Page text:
“Of course,” Jody continues, “that’s why we don’t invest in markets. We invest in companies.”
By mid-February, investors were calmed by three well-timed events: Chinese officials unveiled a new series of stimulus measures and currency controls; U.S. economic data showed significant signs of improvement; and the U.S. Federal Reserve indicated that it would postpone a planned interest rate hike. Markets rebounded strongly from there.
Setbacks From Stock Market Shocks Are Often Short-Lived
Much Ado About Brexit
Indeed, after each market crisis in 2016, stocks bounced back – oftentimes in a big way. After the China scare, stocks staged a powerful rally from mid-February until mid-summer, when the word “Brexit” suddenly gained global significance.
On June 23, voters in the United Kingdom shocked the world by approving a ballot measure to withdraw from the European Union, becoming the first established member in history to abandon the 28-nation bloc. The unexpected decision raised questions about EU stability amid the growing influence of nationalist movements across the continent. Alarm bells also sounded for an imminent recession in Great Britain.
Keep Calm and Carry On
Markets fell sharply in the days after the Brexit vote; however, most of the losses were recovered in short order as the U.K. and European economies appeared to suffer few immediate consequences. At the time, Capital Group investment professionals urged calm and asserted that, over the long term, the U.K. would be OK.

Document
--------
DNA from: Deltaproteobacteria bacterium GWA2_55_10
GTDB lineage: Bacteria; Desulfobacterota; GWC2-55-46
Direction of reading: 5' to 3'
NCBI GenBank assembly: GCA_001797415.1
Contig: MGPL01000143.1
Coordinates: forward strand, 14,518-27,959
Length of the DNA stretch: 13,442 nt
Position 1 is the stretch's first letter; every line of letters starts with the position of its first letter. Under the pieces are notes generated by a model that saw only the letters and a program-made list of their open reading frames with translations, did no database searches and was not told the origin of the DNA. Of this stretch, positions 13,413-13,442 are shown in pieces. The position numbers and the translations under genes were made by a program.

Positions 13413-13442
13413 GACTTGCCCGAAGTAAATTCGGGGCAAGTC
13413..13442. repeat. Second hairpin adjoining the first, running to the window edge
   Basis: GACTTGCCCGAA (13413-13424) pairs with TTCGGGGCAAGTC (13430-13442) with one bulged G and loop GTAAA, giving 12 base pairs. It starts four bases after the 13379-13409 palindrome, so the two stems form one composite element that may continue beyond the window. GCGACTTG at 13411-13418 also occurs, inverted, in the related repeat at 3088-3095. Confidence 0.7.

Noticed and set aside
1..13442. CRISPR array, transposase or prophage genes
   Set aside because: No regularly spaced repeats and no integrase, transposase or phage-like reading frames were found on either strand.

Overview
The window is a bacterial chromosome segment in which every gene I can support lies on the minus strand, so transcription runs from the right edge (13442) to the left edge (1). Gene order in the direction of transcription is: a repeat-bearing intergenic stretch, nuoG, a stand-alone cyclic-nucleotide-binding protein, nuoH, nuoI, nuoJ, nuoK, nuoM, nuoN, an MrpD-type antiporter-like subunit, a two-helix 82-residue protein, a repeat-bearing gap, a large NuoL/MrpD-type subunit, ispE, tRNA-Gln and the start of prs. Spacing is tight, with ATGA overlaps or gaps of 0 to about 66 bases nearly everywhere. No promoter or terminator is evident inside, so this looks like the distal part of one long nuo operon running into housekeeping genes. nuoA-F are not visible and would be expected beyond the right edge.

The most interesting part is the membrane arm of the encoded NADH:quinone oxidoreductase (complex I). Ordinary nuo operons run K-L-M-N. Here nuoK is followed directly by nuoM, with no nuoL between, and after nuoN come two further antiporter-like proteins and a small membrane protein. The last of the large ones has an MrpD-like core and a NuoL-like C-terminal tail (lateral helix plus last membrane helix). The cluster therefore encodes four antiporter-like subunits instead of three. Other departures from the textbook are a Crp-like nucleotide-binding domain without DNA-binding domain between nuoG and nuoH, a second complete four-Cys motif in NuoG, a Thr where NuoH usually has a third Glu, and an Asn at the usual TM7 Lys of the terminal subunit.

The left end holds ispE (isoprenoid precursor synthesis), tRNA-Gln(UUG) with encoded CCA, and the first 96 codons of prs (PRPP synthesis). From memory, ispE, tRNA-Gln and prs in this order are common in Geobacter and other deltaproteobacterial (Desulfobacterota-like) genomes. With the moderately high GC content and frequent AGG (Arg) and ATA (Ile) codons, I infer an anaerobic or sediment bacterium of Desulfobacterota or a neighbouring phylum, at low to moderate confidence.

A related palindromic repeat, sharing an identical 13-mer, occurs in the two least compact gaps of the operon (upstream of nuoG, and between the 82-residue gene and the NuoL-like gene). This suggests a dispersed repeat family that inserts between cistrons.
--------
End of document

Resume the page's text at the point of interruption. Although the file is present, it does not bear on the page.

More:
“The U.K. may be in uncharted territory and indeed faces a difficult economic adjustment ahead,” explained Capital Group political economist Talha Khan, “but its institutions, rule of law and attractiveness as a place to invest will likely persist in its eventual future state.”
U.K. stocks gained 17% in local currency terms as of December 16, making it one of the best performing markets this year in Europe (though the rapidly declining pound hurt returns for dollar-based investors).
Political Upheaval, American Style
The populist, anti-establishment and anti-immigration themes highlighted in the Brexit movement perhaps should have foreshadowed an upset on the other side of the Atlantic. Regardless, few pundits or polls predicted the events of November 8, when real estate baron Donald Trump defeated a heavily favored Hillary Clinton to become the 45th president of the United States.